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South Africa

Trees to life


In March 2016 we held an Executive Intensive training in Paarl, a town about an hour from Cape Town. During the Place discussion our hosts, Danny and Garitha de Wit, walked us around the property. As our group came to the front of the house Danny lamented that a large oak tree, hundreds of years old, had to come down since it was diseased.

The Intensive participants decided we should pray for the tree. Some laid hands on it, others knelt, picked up the dirt and spoke life to it. Then we continued the Intensive.

About a week ago we received an email from one of the participants, Emile, who works at the venue/farm.

Hi Everyone,

Trust you are all well! I thought I should share these photos of the tree we prayed for during the rēp intensive – so amazing to see how it had the first leaves of all the trees on the farm a couple of weeks ago.

Tommy also noticed it earlier this week and reminded me of its significance!

Have a great weekend,






Calling all Capeys! We are getting rapidly scheduled up with over 30 fellow Cape Town residents who have been mentioned in Brett Johnson’s book, X-Ordinary: The miracle  of ordinary people in God’s business …

… Also known as the X-Ordinary Vagabond’s raison d’etre for the next few months.

We have, over time, discovered that only 20% of South Africans open their email. If you do not know if you are mentioned in the book, check your email for a communication!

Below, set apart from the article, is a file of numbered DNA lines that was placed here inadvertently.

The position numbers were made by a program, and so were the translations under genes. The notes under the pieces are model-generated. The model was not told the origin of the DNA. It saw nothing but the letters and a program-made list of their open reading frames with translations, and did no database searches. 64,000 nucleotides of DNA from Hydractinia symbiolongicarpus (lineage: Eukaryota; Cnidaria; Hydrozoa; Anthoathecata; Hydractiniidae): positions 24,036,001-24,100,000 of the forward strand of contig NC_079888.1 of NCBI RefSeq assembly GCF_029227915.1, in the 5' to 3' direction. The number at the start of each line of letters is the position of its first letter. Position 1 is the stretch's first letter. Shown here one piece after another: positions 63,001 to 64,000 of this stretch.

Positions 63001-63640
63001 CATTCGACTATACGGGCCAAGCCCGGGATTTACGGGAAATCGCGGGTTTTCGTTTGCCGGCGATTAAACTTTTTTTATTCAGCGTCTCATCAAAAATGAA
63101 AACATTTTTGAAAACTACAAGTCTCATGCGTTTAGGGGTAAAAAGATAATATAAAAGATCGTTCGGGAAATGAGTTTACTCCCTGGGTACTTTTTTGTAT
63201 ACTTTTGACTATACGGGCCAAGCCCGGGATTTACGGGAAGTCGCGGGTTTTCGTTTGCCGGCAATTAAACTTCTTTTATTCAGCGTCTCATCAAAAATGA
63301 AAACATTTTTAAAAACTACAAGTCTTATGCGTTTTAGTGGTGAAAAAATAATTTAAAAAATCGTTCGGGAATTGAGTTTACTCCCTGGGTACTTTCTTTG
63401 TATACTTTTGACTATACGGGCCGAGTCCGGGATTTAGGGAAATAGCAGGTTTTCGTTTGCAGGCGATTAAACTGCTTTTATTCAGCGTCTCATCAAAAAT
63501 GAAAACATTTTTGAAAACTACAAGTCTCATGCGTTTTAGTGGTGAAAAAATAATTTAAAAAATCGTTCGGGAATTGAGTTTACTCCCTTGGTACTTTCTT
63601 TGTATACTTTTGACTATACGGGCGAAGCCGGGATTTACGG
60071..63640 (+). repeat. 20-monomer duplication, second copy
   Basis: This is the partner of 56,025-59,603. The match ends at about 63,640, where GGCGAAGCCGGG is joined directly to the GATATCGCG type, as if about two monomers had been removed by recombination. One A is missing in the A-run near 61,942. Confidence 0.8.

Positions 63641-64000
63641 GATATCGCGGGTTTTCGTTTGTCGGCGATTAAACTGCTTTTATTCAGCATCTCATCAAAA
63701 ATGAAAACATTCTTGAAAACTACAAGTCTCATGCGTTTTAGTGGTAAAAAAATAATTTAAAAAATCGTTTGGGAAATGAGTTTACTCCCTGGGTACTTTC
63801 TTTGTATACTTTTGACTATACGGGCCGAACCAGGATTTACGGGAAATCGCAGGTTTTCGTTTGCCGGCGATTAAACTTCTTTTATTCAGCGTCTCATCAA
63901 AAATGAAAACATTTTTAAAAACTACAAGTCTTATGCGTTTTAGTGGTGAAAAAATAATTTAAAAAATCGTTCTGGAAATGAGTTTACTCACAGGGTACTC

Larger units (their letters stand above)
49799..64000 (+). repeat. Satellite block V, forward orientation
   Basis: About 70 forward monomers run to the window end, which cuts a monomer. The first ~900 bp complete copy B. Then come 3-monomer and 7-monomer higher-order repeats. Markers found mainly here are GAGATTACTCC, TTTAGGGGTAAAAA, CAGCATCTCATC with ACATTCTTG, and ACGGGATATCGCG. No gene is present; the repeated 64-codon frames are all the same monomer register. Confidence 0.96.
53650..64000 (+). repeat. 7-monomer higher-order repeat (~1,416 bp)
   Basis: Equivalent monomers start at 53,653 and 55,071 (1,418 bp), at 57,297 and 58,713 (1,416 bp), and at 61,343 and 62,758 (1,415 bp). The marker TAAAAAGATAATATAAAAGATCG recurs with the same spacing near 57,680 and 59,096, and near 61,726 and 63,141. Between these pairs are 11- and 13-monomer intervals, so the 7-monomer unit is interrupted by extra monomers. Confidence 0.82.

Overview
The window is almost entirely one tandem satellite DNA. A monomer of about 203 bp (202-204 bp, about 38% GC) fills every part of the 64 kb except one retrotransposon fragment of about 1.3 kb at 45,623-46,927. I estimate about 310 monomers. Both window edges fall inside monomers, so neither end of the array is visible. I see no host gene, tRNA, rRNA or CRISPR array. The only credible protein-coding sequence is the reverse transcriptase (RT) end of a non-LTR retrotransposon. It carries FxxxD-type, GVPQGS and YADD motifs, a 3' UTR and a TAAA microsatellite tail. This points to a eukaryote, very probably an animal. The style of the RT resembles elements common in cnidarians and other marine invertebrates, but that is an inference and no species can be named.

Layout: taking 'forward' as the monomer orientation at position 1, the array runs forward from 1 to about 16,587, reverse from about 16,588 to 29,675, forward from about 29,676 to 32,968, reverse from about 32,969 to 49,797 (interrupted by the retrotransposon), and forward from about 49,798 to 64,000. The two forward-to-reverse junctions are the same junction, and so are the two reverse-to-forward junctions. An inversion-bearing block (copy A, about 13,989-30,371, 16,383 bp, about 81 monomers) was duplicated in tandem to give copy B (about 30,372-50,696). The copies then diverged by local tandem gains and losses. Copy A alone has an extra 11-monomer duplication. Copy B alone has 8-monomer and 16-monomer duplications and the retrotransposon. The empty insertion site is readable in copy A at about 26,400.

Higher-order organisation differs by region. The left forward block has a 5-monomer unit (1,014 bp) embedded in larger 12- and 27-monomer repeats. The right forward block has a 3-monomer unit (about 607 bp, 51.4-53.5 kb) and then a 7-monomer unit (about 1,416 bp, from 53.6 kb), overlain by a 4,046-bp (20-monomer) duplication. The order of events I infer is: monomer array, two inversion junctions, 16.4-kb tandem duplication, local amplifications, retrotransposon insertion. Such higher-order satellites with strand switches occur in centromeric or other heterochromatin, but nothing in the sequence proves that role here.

• If you have not received an email, or
  • Not sure if you are in the book, but believe you should be, and
  • Have a great story of God working through business, or
  • Are in need of prayer, or
  • Want to feed, play with, I mean pray with or otherwise occupy the X-Ordinary Vagabond’s time at a local hotspot and can pass a criminal record check, then…

… Book yourself onto my public calendar! Open from now until 4/2 until further notice. I will also be reaching out shortly to the many of you recently met to catch up and have some rooibos tea – I haven’t forgotten!

Upcoming visits:

  • TENTATIVE 3/20-3/21 Friday- Saturday: The Strand,
  • 3/23 Monday: Beulah Lodge, Pinelands
  • 3/24-3/25 Tuesday + Wednesday: Southern Suburbs
  • 3/26 Thursday: Somerset West + The Strand
  • 3/27 Friday: Beulah Lodge, Pinelands


 Having grown up hiking the streams and hills of California, I never thought of myself as some sunshine-deprived “city girl”. Surely not, as a card-carrying REI member! Never mind that survival gear shopped for include the thickest possible sleeping mats and Packtowl travel bathrobes – which happen to also double as essentials of the X-Ordinary Vagabond lifestyle. I considered myself well equipped for living in rustic wilderness, just roll me and my Tumi suitcase towards the rugged path of nature.
Little was I prepared, when suddenly whisked away from Beulah Lodge and my daily scrumptious English breakfasts (X-Ordinary Vagabond-in-style), to visit Rep’s next South Africa Venture location: Beloftebos, a Garden of Eden nestled within the rambling countryside of Stanford. Just a two hour journey along stunning coastline away from the bustling neighborhoods of Cape Town. After the half hour drive down gravelly country roads, the insubstantial of city life passes away and one encounters an evocative land so robust in its nature, the difference can be tasted.farmhouse